It is time to move past Alomar's infraction, which was...

Letters to the Editor

July 14, 1998

It is time to move past Alomar's infraction, which was aberrant

Nearly two years after Orioles second baseman Roberto Alomar spit in an umpire's face, I feel he deserves forgiveness from both the fans and umpires he so blatantly offended.

His actions resonated with the fans for two years as they repudiated Mr. Alomar in spite of his many accomplishments as a perennial All-Star.

But he has served his time and won top honors at the 1998 All-Star game in Denver for his incredible feats. He continues to amaze on a daily basis with his bat as well as his fielding maneuvers. Ultimately, his notorious confrontation with John Hirschbeck was merely an aberration and does not reflect his altruistic nature as evidenced by his involvement in many charitable organizations throughout the Baltimore area.

We should put the past where it belongs and allow one of baseball's greats to continue entertaining us for many years to come.

Steven Greenwald

Pikesville

Help from home is needed to teach children to read

As an education major, I take great interest in articles concerning the recently proposal changes in our public schools. I am increasingly concerned with the hoopla surrounding The Sun's Reading by 9 series and the never-ending flood of articles suggesting new requirements for Maryland's teachers.

The proposal that would require teachers to take an additional 12 credit hours of reading instruction courses disturbs me so much because it fails to consider the root of our poor reading problem -- diminished parental support.

Regardless of any additional hoops through which current and future teachers will have to jump, the problem will still exist and reading abilities will be sub par. Reading begins, or should begin, at home. Parents should read to children and encourage reading at an early age. If reading is not practiced and its importance emphasized in the home, attempts to teach reading in schools are greatly hampered.

The problem is not lack of teacher knowledge. Maybe if we turned down the television or put away the video games just long enough to identify the fundamental flaws associated with poor reading skills in our schools, we could begin to solve the problem. Until then, keep in mind that teachers are just teachers, not miracle workers, and can only work with what they are given.

Patrick Radomsky

Baltimore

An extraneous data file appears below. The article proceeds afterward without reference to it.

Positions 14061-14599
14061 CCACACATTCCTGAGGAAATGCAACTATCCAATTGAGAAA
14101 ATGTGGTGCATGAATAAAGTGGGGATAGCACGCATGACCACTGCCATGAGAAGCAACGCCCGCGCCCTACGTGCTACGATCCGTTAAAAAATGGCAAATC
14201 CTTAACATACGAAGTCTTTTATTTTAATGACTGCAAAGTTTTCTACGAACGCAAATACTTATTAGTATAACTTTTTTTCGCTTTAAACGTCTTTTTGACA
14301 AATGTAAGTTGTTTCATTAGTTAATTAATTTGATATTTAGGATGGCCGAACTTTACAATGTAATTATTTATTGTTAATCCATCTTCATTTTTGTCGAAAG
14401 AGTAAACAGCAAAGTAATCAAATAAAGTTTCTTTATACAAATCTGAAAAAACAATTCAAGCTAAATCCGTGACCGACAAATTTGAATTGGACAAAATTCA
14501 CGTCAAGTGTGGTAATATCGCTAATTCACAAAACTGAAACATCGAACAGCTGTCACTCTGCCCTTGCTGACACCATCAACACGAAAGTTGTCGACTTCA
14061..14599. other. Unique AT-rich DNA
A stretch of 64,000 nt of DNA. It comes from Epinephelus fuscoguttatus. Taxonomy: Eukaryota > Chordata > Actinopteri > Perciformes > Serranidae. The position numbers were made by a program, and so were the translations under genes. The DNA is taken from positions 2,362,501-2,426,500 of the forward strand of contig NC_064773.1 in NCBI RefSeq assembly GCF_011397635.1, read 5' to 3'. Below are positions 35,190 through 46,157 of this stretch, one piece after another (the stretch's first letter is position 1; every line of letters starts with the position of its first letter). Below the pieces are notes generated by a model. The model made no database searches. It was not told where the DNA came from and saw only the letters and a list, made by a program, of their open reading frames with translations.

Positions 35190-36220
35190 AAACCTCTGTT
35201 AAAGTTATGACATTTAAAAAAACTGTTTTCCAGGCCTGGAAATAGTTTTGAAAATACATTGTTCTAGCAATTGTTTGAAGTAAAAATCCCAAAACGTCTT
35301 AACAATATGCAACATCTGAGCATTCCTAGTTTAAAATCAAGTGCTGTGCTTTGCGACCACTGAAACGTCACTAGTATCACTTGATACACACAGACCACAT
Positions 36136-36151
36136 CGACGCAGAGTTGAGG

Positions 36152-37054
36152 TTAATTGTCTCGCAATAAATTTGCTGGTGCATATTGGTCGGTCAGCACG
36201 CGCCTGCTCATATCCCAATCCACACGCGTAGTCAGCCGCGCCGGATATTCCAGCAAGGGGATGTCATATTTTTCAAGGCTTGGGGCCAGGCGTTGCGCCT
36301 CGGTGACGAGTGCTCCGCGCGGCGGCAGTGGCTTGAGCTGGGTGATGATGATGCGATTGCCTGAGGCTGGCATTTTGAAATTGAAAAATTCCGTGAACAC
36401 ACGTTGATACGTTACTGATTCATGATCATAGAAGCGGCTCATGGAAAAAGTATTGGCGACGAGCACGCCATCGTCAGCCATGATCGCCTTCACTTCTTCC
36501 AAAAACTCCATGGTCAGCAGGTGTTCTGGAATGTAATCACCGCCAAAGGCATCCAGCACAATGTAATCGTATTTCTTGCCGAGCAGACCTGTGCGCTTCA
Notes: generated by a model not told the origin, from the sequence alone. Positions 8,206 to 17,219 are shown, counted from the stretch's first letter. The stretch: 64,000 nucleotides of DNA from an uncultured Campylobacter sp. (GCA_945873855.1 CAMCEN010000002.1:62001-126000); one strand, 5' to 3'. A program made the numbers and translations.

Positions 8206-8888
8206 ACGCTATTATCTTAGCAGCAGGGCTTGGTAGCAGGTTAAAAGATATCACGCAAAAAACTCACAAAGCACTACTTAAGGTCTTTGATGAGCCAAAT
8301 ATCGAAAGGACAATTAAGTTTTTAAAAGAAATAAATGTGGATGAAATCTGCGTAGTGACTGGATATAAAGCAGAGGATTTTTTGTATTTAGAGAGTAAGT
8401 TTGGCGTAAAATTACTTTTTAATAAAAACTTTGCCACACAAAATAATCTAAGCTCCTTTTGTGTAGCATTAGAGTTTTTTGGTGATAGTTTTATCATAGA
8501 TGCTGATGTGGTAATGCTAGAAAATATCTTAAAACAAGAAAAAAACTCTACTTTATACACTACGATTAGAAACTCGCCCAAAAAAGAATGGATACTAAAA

Baltimore must clean house before it thinks Olympics

I read with interest "Two cities, one Olympian effort" (July 5). My first reaction was excitement -- what a wonderful event it would be. My second reaction was one of concern.

For a moment, I felt like a housewife who does not keep a clean house and is surprised by unexpected guests. I'm a native Baltimorean peering into middle age, so I remember well the Baltimore whose downtown was a thriving place and the inner harbor (it was not capitalized in those days) was to be avoided, except for Connelly's, of course).

What is left of downtown are tawdry stores, dirty streets and crime. The Inner Harbor is lovely, but how can we invite the world into our home when such a small part of it is clean?

There are, of course, isolated neighborhoods in the city that are wonderful bastions of city living at its best. But these are nowhere near downtown.

We have 14 years to get ready for these visitors. It would be a great thing to be able to have a downtown that would not only draw visitors but would also draw us suburbanites back to Howard Street to shop, to eat, to stroll.

Ann E. Regan

Ellicott City

Newspaper should oppose Secret Service secrecy

Your lead editorial on "Secret Service secrets: Are they worth telling?" (July 9) supports the notion that in seeking facts pertaining to criminal behavior, selected sources are off-limits.

I believe that honesty, truth and integrity are among the foundations required for lasting human relationships, especially for confidence in our government.

You forfeit your responsibilities as news people and deny your motto "Light for All" by failing to endorse shining the light into dark corners where truth may be hidden.

You should not continue to support methods such as endless delays, stone-walling and secrecy as means to obstruct the search for truth.

Frederick R. Knoop Jr.

Timonium

Ancestry of Ethiopian Jews was ignored in genetic tests

In response to John Rivera's article "Chromosome ties Modern Jews to Aaron," it is rather odd that the only priestly class tested were European Jews. Why didn't they also test the chromosomes of the Ethiopian Jewish priestly class too?

Most certainly, Ethiopian Jews have a Jewish tradition far older than that of Europeans. Also, where is the scientific data proving that they were able to test the remains of Aaron? I certainly did not see any proof of this.

Olatunji Mwamba

Baltimore

Headline unfairly implied psychosis in conservative

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